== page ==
Bob Mould, pictured performing at The Sasquatch! Music Festival in 2014.
Bob Mould, pictured performing at The Sasquatch! Music Festival in 2014.John Davisson/Invision/AP

Although it’s possibly an optical illusion, as these things often are, it sure feels like Bob Mould has been in the midst of a career renaissance lately. 2012’s “Silver Age” was maybe too limited in its range and 2014’s followup, “Beauty & Ruin,” could be a downcast bummer. But both seemed to find him revisited with a sense of purpose and focus that lit a fire under him after too many half-baked albums.

“Patch the Sky” keeps that fire burning, even as it quickly reveals a personality different from either of its predecessors. After one album of letting ’er rip and another of smoldering under a lowered brow, Mould has returned to a more layered sound reminiscent of his short-lived ’90s group, Sugar. Starting with opener “Voices in My Head,” the songs are substantially acoustic-forward, even amid ringing and roaring electrics. They’re dense, for sure: Mould packs instruments in until their sheer weight becomes a pillar of the performance. But they’re stacked, never indistinct.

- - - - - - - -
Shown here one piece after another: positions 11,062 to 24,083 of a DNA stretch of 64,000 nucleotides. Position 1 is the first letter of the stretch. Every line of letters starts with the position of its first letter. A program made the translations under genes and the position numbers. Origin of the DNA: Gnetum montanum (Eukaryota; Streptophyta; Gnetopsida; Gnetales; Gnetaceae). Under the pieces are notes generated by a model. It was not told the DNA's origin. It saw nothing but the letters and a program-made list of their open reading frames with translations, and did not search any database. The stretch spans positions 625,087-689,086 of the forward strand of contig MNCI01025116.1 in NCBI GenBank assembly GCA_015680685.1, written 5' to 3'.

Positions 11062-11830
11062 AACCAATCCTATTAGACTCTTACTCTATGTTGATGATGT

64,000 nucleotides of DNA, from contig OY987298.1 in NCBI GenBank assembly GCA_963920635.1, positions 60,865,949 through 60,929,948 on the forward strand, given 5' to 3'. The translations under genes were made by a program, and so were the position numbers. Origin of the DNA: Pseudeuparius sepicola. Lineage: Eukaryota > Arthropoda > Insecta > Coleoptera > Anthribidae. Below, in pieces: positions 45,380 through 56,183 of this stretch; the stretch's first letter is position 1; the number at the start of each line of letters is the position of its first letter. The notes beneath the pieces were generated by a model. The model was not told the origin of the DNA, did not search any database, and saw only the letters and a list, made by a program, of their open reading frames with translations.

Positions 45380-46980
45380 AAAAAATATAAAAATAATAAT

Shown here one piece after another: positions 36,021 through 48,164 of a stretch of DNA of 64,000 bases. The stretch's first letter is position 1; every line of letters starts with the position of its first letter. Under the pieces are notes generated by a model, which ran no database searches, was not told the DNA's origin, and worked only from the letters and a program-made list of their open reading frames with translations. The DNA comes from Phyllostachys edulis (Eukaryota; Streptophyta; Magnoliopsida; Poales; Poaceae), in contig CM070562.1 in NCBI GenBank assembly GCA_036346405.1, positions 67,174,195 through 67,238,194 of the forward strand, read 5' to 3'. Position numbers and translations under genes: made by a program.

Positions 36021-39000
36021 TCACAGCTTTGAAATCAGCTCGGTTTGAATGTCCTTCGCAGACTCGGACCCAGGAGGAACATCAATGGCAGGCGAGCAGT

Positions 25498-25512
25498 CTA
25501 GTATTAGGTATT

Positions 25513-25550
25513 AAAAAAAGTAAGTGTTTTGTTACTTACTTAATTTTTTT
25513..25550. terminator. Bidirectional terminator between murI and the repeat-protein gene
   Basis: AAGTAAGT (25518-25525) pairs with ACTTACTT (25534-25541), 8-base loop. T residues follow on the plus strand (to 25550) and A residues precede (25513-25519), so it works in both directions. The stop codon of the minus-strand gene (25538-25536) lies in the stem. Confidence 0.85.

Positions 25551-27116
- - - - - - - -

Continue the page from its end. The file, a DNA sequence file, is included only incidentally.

There’s more to the album’s spaciousness than simply the arrangements. It’s in the chords parked at the start of every verse of “Lucifer and God” and throughout “Losing Sleep” and others, relying on suspensions for impact. The resulting movement from chord to chord creates subtle pedal-point anchors that live in the tension of remaining unresolved while providing a nervous stability. There’s aggression for sure; observe the one-two blast of “Daddy’s Favorite” and especially “Hands Are Tied.” But even those are given a softness by the chords, layered tracks, and vocal melodies. It’s like being pummeled by Nerf bats.

As on “Beauty & Ruin,” Mould’s voice is buried deep, as if he figures it’s simply another instrument and not a thing to be foregrounded. It makes it hard to decipher (and therefore care much about) the lyrics, only adding fuel to a defensible argument that the songs are largely triumphs of sonics over content. But note “Losing Sleep”: It’s driven by an implacable bassline that isn’t memorable, exactly, but it’s definitely catchy, in that it grabs hold and never lets go as it pulls you along, past the psych-pop organ and Mould’s unperturbed vocal. “Patch the Sky” might not be saying much, but Mould’s putting his all into saying it.



ESSENTIAL “Losing Sleep“

Bob Mould performs at the Paradise Rock Club May 1.

Marc Hirsh can be reached at officialmarc@gmail.com.